An admittedly small study of healthy volunteers claimed that the DNA methylation age of blood cells is reversed within a week and, astoundingly, only ten hours after taking a single 850 mg pill of metformin

 

Significantly altered peripheral blood cell DNA methylation profile as a result of immediate effect of metformin use in healthy individuals

 

 

Abstract

Background

Metformin is a widely prescribed antihyperglycemic agent that has been also associated with multiple therapeutic effects in various diseases, including several types of malignancies. There is growing evidence regarding the contribution of the epigenetic mechanisms in reaching metformin’s therapeutic goals; however, the effect of metformin on human cells in vivo is not comprehensively studied. The aim of our study was to examine metformin-induced alterations of DNA methylation profiles in white blood cells of healthy volunteers, employing a longitudinal study design.

 

Results

Twelve healthy metformin-naïve individuals where enrolled in the study. Genome-wide DNA methylation pattern was estimated at baseline, 10 h and 7 days after the start of metformin administration. The whole-genome DNA methylation analysis in total revealed 125 differentially methylated CpGs, of which 11 CpGs and their associated genes with the most consistent changes in the DNA methylation profile were selected: POFUT2, CAMKK1, EML3, KIAA1614, UPF1, MUC4, LOC727982, SIX3, ADAM8, SNORD12B, VPS8, and several differentially methylated regions as novel potential epigenetic targets of metformin. The main functions of the majority of top-ranked differentially methylated loci and their representative cell signaling pathways were linked to the well-known metformin therapy targets: regulatory processes of energy homeostasis, inflammatory responses, tumorigenesis, and neurodegenerative diseases.

 

Conclusions

Here we demonstrate for the first time the immediate effect of short-term metformin administration at therapeutic doses on epigenetic regulation in human white blood cells. These findings suggest the DNA methylation process as one of the mechanisms involved in the action of metformin, thereby revealing novel targets and directions of the molecular mechanisms underlying the various beneficial effects of metformin.

 

 

Other corroborating studies:

 

"This has been supported by data showing that metformin promotes global methylation by decreasing S-adenosylhomocysteine (SAH) intracellular levels in various cell types, including non-cancerous": Metformin regulates global DNA methylation via mitochondrial one-carbon metabolism

 

„One of the latest studies have specifically shown metformin’s effect on lowering the methylation levels at the metformin transporter genes, resulting in higher expression levels in liver tissue”: Diabetes medication associates with DNA methylation of metformin transporter genes in the human liver

 

 

„Studies describing other epigenetic effects of metformin have shown its impact on various histone modifications via multiple mechanisms, mostly AMPK dependent, and effect on expression levels of numerous miRNAs through increase in DICER protein levels as well”:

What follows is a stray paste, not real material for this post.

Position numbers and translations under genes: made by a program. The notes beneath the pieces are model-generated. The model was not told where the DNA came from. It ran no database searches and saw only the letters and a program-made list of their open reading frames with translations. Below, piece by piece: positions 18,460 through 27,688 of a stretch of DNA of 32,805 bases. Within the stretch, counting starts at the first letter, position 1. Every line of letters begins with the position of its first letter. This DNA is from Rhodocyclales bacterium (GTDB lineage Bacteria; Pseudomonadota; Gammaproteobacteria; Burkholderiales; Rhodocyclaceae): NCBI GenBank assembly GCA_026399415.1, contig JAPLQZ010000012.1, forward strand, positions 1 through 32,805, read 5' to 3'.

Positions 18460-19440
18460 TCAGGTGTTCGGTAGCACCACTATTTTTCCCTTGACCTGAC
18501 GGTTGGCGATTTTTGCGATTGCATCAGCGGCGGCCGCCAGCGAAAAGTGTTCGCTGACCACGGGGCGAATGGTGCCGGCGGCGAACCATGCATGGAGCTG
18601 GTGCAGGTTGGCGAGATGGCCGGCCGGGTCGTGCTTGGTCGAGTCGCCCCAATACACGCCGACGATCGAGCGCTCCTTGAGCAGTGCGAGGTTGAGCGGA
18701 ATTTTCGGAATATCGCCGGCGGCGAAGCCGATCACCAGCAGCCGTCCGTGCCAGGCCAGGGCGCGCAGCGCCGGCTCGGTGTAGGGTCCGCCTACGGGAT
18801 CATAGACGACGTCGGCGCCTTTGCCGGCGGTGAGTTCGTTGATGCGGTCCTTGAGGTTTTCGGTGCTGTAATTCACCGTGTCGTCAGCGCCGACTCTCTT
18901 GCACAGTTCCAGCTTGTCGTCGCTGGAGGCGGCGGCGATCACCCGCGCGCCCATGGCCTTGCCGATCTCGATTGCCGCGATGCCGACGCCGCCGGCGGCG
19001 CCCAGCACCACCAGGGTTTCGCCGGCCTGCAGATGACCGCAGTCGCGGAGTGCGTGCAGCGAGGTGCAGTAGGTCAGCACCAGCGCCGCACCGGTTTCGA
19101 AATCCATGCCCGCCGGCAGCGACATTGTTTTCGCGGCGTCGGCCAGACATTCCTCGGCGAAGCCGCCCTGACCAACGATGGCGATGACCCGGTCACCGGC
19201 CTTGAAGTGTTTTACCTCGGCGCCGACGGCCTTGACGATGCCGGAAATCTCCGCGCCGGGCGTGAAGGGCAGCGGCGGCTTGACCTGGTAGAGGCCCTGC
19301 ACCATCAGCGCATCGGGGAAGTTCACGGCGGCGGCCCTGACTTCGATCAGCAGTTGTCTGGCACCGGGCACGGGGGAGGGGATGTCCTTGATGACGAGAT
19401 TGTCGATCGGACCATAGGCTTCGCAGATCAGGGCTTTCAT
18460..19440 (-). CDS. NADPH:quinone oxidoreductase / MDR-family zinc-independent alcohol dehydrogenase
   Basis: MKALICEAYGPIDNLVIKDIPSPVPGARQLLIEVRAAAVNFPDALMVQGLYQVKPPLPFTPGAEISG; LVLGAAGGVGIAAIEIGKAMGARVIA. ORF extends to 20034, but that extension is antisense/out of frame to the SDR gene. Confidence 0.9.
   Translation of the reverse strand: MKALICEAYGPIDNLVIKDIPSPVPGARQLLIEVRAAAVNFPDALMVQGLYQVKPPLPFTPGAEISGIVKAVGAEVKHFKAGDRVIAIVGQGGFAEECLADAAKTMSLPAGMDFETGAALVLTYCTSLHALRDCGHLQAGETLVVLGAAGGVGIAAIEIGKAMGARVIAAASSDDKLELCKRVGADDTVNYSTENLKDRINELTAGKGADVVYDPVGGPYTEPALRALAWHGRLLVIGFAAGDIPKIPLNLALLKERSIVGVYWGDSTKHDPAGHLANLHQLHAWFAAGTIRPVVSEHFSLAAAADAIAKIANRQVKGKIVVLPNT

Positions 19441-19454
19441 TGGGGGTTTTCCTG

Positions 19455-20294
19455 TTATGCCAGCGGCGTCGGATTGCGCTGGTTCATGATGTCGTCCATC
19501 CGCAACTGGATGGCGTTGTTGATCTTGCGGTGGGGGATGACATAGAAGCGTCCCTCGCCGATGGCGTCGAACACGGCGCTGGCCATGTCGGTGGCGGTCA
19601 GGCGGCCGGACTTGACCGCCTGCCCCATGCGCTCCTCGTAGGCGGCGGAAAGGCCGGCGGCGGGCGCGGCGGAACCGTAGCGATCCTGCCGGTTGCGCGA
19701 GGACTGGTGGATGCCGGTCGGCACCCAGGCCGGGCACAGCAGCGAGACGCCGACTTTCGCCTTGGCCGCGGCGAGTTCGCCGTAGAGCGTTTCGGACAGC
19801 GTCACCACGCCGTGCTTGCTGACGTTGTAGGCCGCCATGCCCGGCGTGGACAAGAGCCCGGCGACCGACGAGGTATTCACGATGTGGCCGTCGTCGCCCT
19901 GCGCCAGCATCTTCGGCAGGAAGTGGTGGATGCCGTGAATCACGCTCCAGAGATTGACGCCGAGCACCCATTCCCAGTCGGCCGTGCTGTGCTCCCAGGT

Epigenetic effects of metformin: From molecular mechanisms to clinical implications

 


  • Good Point x 1

#25 Turnbuckle

  • Member
  • 3,671 posts
  • 1,512
  • Location:USA
  • NO

Posted 19 November 2019 - 07:57 PM

Hi Turnbuckle and others, 

 

Apologies for the long post, but I have been wrestling with a concept concerning the topic at hand that hopefully you can shed some light on. I'll start with some assertions and follow up with questions (underlined) that are based on those assertions. 

 

"Replacing an epigenetically old cell with a stem cell that matures into the desired somatic cell" is a process that forms one of the foundations of your c60 stem cell protocol. Your epigenetic age tests show that your protocol has reversed your epigenetic age considerably. 

 

However, everyday in our bodies, old somatic cells are naturally replaced by new cells from our stem cell pools (Note: not to the same extent as with your protocol, and becoming progressively less efficient with age). 

 

These new somatic cells that are produced naturally by our bodies from our stem cell pools would also have a lower epigenetic age. 

 

Different cells have different lifetimes, ranging from a few days, to a few months, to years. 

 

Why then - if cells have different lifetimes, and our body is constantly replacing old cells with new cells produced from stem cells - is an epigenetic age test based entirely on short-lived cells taken from a blood/urine sample able to correlate so strongly with our chronological age? 

 

Is this result possible because the stem cells that produce the somatic cells are aging epigenetically as well?  This would result in new somatic cells being created already aged, so that the older the stem cells, the older the somatic cell that is born from the stem cell. 

 

If so, are the results of your protocol simply due to accelerating this naturally occurring cell replacement to an extent that the average epigenetic age of the blood/urine cells is decreased? 

 

Or perhaps the drastic results of your protocol is indeed due to proliferating and mobilizing very small embryonic like stem cells (VSELs), which have zero epigenetic age? If so, do we know if VSELs age epigenetically?